James Yamasaki

The 81 musicians, singers, and actors who took part in Artists for Haiti's "We Are the World 25 for Haiti" did something tangible. I'm not here to praise the record, but it's hard to be cynical about the reasons it exists: Every bit helps. If that includes gathering to remake a song that had serious problems to begin with, so be it. That said, it's going to take something drastic for "25 for Haiti" not to end up being 2010's biggest musical disaster.

It's not as if there isn't competition—namely, another benefit recording, Helping Haiti's version of "Everybody Hurts," in which mastermind Simon Cowell sicced Leona Lewis, Susan Boyle, Mariah Carey, Michael Bublé, Jon Bon Jovi, James Blunt, and a dozen others upon R.E.M.'s greatest piece of slush. It's a remarkably bad song choice—the lyrics plea with a friend, or the listener, not to commit suicide, and suicide is not even close to the list of Haiti's problems, whatever Pat Robertson says about the nation having "[sworn] a pact to the devil" hundreds of years ago. It's also difficult to imagine a group of performers, and performances, more antithetical to what R.E.M. represented—restraint, for starters. When Carey does her word-swallowing hiccup on the refrain, the message is clear: Everybody hurts, but I am a true diva.

By contrast, true divadom is what "We Are the World" was about from the beginning. That's one reason "25 for Haiti" is so bad: Who, besides the people involved in making it, thinks the original USA for Africa recording of "We Are the World" outlasted its moment? People don't go around listening to this song for pleasure, do they? The financial role of a remake is hardly in question, but otherwise, what could it possibly have to say?

It's worth remembering the circumstances under which "We Are the World" first appeared. In 1985, the song was, along with Live Aid, the culmination of a bullish comeback from a music business that had been on the brink of collapse. In 1979, the bottom fell out of a disco boom the biz had been artificially inflating by glutting the market—the Ethel Merman disco album and its many equivalents coming home to roost, so to speak. Records had long been considered "recession-proof," but at the turn of the '80s, they began to run on course with American's slumping finances: Unemployment neared 11 percent in 1982, the highest rate since the Great Depression.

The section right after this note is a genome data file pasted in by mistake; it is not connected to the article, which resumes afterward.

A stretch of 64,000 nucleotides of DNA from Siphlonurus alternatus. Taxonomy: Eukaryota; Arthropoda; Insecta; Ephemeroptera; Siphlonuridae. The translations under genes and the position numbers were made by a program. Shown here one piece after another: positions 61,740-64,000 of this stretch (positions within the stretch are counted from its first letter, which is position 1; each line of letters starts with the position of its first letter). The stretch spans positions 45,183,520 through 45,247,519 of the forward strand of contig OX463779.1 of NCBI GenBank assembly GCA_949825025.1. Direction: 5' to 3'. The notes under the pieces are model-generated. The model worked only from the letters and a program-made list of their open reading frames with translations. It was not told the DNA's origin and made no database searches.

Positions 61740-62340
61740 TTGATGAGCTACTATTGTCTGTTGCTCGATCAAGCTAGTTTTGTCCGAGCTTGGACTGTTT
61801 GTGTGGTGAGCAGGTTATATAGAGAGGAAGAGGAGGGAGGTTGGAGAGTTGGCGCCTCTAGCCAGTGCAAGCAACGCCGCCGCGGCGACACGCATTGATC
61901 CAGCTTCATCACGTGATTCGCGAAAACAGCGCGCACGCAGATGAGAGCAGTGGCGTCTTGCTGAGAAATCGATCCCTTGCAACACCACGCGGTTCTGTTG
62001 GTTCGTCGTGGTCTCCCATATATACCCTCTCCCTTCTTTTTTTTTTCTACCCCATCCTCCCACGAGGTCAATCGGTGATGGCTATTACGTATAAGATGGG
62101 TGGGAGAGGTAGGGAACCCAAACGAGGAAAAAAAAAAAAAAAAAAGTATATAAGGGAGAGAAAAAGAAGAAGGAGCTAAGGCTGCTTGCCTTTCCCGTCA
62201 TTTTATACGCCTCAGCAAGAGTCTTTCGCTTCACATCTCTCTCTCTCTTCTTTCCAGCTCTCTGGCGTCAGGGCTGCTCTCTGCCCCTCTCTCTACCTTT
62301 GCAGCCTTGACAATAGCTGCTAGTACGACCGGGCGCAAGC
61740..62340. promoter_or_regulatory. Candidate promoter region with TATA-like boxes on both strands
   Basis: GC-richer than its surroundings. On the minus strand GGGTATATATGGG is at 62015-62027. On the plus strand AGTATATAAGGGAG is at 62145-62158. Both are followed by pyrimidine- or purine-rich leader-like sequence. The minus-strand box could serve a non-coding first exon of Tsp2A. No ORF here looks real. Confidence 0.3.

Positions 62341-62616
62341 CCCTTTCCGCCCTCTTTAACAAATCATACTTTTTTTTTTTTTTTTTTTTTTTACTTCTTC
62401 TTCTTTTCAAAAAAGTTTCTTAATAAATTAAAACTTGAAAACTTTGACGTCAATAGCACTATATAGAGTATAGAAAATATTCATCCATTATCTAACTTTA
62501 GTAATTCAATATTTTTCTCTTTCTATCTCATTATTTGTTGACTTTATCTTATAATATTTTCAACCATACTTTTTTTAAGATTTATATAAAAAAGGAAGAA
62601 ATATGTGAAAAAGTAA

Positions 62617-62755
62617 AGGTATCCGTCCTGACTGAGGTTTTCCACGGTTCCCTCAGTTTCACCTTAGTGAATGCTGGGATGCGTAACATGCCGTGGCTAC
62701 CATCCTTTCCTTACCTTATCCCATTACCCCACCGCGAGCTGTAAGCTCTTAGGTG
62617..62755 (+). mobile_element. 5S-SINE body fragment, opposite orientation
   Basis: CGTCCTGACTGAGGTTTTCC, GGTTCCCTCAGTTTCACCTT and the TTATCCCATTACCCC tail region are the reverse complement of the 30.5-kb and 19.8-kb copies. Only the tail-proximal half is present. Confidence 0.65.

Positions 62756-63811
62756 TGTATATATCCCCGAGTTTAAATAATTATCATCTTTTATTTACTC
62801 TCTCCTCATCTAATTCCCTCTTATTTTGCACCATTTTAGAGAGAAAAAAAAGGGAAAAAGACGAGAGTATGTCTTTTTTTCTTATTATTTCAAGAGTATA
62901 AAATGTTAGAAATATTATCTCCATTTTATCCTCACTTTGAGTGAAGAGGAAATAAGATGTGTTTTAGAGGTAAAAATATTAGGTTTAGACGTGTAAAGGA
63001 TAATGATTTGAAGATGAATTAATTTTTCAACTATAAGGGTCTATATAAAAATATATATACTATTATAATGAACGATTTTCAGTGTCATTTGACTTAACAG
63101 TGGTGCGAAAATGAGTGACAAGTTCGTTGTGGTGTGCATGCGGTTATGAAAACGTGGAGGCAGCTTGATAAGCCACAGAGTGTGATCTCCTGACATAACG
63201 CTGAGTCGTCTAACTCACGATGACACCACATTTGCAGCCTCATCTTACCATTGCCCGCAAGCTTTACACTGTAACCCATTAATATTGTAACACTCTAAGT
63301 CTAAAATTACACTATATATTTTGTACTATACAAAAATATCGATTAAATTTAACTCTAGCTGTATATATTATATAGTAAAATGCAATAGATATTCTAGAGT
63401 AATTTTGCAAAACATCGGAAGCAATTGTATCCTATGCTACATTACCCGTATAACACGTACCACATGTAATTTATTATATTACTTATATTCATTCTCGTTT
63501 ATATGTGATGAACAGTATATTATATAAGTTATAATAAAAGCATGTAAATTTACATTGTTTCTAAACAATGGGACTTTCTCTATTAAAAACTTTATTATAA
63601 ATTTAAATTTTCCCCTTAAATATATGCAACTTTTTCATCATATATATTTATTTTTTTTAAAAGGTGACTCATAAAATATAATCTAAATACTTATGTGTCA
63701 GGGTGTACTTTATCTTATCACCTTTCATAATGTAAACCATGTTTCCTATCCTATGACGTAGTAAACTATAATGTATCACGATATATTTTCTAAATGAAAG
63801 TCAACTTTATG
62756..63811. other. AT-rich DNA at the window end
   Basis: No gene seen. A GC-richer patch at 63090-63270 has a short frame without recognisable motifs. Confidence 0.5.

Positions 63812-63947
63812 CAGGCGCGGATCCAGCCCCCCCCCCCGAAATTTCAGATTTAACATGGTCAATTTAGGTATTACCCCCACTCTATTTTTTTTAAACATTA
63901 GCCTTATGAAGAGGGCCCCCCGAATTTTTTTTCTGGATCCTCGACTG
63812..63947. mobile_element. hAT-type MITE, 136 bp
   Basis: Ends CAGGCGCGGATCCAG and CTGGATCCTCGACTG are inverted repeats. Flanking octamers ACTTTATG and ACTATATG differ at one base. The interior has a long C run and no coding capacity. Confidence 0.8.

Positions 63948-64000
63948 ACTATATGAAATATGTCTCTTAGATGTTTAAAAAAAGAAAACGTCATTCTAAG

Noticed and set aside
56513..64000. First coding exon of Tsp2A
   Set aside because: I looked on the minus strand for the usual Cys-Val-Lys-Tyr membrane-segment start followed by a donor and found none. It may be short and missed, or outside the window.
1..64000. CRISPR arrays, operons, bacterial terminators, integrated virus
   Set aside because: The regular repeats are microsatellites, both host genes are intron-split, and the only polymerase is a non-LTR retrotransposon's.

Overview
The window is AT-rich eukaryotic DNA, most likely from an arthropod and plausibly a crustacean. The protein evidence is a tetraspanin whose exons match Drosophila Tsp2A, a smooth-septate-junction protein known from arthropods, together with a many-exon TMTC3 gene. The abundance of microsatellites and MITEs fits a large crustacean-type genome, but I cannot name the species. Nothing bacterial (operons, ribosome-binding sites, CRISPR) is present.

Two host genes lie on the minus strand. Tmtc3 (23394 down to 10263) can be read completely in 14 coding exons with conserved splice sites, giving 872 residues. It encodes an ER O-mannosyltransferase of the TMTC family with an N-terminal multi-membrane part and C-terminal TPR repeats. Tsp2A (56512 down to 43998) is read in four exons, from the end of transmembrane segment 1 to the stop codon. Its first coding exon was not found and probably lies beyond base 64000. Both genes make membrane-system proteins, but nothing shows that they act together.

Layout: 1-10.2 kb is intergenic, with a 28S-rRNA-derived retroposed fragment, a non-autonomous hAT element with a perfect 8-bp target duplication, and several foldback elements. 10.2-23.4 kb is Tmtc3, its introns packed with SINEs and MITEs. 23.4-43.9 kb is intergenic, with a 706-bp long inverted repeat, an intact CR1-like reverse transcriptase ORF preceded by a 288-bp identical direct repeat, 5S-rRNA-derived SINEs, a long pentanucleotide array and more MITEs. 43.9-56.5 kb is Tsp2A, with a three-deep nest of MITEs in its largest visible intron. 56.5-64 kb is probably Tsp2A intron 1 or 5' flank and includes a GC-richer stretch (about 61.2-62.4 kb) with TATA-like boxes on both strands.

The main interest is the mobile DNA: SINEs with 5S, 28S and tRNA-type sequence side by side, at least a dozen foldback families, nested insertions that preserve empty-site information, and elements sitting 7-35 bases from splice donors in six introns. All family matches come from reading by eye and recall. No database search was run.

The emergence of MTV and, especially, Michael Jackson's Thriller turned that around, fueling a pop resurgence that brought the biz back to its feet and sparked intense competition among pop musicians aiming for as big an audience as Jackson's. Albums didn't just go platinum, they went megaplatinum: In the U.S., the five album of the year nominees at the 1985 Grammy Awards—Bruce Springsteen's Born in the U.S.A., Prince's Purple Rain, Cyndi Lauper's She's So Unusual, Tina Turner's Private Dancer, and the winner, Lionel Richie's Can't Slow Down—have sold a combined 49 million copies. By 1988, the record industry was earning twice what it had 10 years earlier, when it was flush with megasellers by Fleetwood Mac and the Eagles, as well as the Saturday Night Fever and Grease soundtracks.

"We Are the World" was cowritten by Jackson and Richie, and entitlement, hopelessly, is all over it. The lyrics are dumb: "Send them your heart so they'll know that someone cares/And their lives will be stronger and free." (No, they won't.) Critic Greil Marcus pointed out that the line "There's a choice we're making/We're saving our own lives" almost subconsciously sneaks in the tag from Jackson's Pepsi ad campaign the year before, "The Choice of a New Generation." The Quincy Jones–produced backing track resembled a musical greeting card. Wittingly or not, Jackson and Richie had written a valedictory—a "My Way" to raise money for people for whom a line like "love is all we need" could not have been more insufficient.